Newgarden wins Toronto Indy as Canada's Hinchcliffe rounds out podium

Josef Newgarden captured his second Honda Indy Toronto title Sunday while Canadian James Hinchcliffe once again reached the podium at his hometown race.

Oakville, Ont. native matches 3rd-place result from last year's race

Winner Josef Newgarden, centre, second place finisher Alexander Rossi, left, and third place finisher James Hinchcliffe pose with their trophies on the podium. (Frank Gunn/The Canadian Press)

James Hinchcliffe is the face of the Honda Indy Toronto, so beating the hometown favourite at his race is that much sweeter for Josef Newgarden.

Newgarden captured his second title on the streets surrounding Exhibition Place on Sunday, finishing ahead of Hinchcliffe, who came third for a second straight year.

"I love beating Hinch in Canada," Newgarden joked. "I love Hinch, he's a great representative, but this is so good."

Newgarden, who also won here in 2015, came out in front on Lap 25 after a crash by Tony Kanaan caused a caution. Kanaan had his brakes lock up while leaving the pits and connected with the protective tires in Turn 1.

Newgarden says that he'll always take a bit of good fortune.

"We were up there but I'll always take a bit of luck, I think we all would," he said. "The days that it goes your way and you end up lucky, you just take 'em.

"I'll take a lucky yellow any day of the week."

It's the fifth career win for Newgarden and his second victory this season after finishing first in the Grand Prix of Alabama in April.

Alexander Rossi finished second, ahead of Hinchcliffe. The driver from Oakville, Ont., earned his first podium finish in Toronto last year.

"We've had lots of luck when we've come here before, it's always just been bad luck," Hinchcliffe said. "I was almost hoping that the race was 10 laps longer, it might have made things a bit more interesting there at the end."

Thundershowers were a threat throughout the race but held off. The day started out sunny and humid but clouded over during the event and it rained lightly at a few different times during the race.

Fans still packed the grandstands regardless of the potential inclement weather and stood along the fence to catch a glimpse as the cars whizzed by.

Weather an added stress

Newgarden says that the weather threat and possibility of having to switch to a different set of tires was an added stress.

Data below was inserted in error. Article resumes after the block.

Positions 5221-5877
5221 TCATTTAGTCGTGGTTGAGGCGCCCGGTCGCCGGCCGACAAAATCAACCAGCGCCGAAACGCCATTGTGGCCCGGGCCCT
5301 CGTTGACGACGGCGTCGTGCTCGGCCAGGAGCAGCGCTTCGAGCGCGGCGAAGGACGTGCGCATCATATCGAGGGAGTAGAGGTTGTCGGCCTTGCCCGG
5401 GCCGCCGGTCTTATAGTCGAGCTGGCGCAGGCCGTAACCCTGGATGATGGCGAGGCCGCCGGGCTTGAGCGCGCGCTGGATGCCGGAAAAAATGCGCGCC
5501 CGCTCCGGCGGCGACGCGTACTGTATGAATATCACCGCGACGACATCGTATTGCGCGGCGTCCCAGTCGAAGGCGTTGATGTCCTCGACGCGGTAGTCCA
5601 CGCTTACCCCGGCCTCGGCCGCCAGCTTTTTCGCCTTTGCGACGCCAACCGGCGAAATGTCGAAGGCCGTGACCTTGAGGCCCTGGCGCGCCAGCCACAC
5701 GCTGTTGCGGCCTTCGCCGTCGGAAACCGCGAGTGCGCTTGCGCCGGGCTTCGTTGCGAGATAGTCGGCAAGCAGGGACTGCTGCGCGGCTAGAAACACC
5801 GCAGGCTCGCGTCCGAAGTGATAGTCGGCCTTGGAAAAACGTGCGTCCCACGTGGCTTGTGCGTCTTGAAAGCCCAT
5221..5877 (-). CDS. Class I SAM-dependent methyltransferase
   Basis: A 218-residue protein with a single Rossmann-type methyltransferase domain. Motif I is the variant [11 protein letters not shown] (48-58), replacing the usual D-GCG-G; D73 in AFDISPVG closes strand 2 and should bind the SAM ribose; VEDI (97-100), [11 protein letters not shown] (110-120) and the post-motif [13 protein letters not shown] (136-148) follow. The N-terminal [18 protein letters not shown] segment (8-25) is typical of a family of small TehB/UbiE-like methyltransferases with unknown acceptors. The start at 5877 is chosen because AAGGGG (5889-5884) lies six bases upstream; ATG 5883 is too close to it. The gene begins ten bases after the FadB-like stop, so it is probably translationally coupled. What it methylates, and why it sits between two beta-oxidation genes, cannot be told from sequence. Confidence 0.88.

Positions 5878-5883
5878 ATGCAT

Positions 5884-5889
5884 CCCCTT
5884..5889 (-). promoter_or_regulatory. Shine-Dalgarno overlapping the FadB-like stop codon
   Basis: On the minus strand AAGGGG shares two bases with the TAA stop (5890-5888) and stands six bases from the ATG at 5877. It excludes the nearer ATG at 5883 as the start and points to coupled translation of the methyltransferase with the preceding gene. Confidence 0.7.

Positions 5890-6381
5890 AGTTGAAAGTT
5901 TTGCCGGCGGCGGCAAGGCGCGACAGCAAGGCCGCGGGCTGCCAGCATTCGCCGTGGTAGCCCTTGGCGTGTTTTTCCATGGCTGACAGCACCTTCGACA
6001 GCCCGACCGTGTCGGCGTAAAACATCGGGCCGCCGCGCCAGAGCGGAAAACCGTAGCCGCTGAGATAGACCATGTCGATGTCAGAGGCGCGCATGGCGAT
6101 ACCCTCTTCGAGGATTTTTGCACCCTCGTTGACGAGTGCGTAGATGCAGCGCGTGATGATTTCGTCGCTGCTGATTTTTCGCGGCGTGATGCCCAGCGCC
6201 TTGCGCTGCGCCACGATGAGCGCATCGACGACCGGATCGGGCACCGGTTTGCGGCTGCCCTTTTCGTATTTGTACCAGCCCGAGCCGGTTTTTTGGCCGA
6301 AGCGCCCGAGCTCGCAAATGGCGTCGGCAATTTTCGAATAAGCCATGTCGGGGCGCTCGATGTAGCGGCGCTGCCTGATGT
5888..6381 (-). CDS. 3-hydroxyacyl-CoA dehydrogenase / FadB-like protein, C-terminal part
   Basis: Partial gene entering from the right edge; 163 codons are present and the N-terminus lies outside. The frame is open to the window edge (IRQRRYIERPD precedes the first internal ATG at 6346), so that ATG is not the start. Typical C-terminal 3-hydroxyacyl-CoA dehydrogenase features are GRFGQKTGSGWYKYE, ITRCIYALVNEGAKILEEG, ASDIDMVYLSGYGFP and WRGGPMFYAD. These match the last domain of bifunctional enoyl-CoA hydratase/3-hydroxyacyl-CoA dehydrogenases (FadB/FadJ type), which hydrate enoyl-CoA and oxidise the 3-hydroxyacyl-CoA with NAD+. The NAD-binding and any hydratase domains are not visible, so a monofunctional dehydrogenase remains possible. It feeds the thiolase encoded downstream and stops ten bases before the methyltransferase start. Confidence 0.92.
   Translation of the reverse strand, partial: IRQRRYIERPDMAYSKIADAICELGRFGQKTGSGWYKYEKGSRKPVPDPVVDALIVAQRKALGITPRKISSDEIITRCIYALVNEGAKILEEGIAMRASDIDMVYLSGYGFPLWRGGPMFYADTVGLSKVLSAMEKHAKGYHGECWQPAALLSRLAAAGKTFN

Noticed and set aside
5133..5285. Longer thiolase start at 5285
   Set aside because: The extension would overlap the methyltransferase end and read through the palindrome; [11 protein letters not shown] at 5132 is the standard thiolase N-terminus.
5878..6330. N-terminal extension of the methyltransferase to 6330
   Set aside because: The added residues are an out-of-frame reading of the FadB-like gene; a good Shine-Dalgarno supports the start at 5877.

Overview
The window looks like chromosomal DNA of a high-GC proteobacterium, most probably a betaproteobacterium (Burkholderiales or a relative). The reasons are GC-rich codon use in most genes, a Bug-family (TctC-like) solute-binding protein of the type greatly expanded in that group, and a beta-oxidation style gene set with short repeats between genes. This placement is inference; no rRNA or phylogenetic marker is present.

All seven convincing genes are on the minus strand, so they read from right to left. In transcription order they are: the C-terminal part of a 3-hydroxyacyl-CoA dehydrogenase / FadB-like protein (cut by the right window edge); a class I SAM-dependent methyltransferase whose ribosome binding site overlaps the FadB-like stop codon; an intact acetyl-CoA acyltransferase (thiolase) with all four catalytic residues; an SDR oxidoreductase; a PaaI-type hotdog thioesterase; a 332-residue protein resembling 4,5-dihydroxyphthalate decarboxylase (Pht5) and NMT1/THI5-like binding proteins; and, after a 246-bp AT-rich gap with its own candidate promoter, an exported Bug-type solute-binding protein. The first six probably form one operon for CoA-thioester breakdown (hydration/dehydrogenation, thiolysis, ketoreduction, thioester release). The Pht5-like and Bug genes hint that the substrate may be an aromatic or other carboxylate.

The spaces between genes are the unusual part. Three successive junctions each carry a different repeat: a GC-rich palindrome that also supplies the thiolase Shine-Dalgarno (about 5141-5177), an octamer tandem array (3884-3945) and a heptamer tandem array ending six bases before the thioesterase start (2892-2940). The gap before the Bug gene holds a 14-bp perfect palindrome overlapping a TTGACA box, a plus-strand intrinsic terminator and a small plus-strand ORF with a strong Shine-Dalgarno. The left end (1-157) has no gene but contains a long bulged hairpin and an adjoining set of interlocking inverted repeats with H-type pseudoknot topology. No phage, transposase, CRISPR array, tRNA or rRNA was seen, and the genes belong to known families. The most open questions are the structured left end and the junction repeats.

"I was concerned about that [rain] and how it would throw a wrench into the works," Newgarden said. "If it starts raining when I'm on the wrong end of the track then that wouldn't be very good."

Marco Andretti, whose father, Michael, won seven times on this track, was fourth while pole-sitter Simon Pagenaud was fifth after battling with Ryan Hunter-Reay.

Josef Newgarden zooms down the front straight during the first practice session for the Toronto Indy on Friday July 14, 2017. (Frank Gunn/The Canadian Press)

A caution came out on the first lap when defending-champion Will Power was hit on the right side of his car in Turn 3 by overall leader Scott Dixon. The steering on Power's car was broken, meaning he had to be pushed into pit lane. He didn't finish the race.

Dixon was assessed a drive-through penalty for entering a closed pit lane. He was able to get back into the race on Lap 60, moving into fourth spot but finished 10th.

Newgarden jumped into fourth in the driver standings by picking up 53 points with his victory. Dixon still maintains the Verizon IndyCar Series lead with 423 points, but has just a three point edge on Team Penske's Helio Castroneves.

Although the rain played a factor into how Newgarden and his Penske crew strategized for the race, he says this victory feels a little bit easier than his last one in Toronto.

"The more you do it, the more you drive the cars, the easier it all becomes," he said.

"This is the second time that a yellow has fell in my favour here in Toronto, too, so I don't know if it's just a bit of Canadian luck but it seems to give it to me here."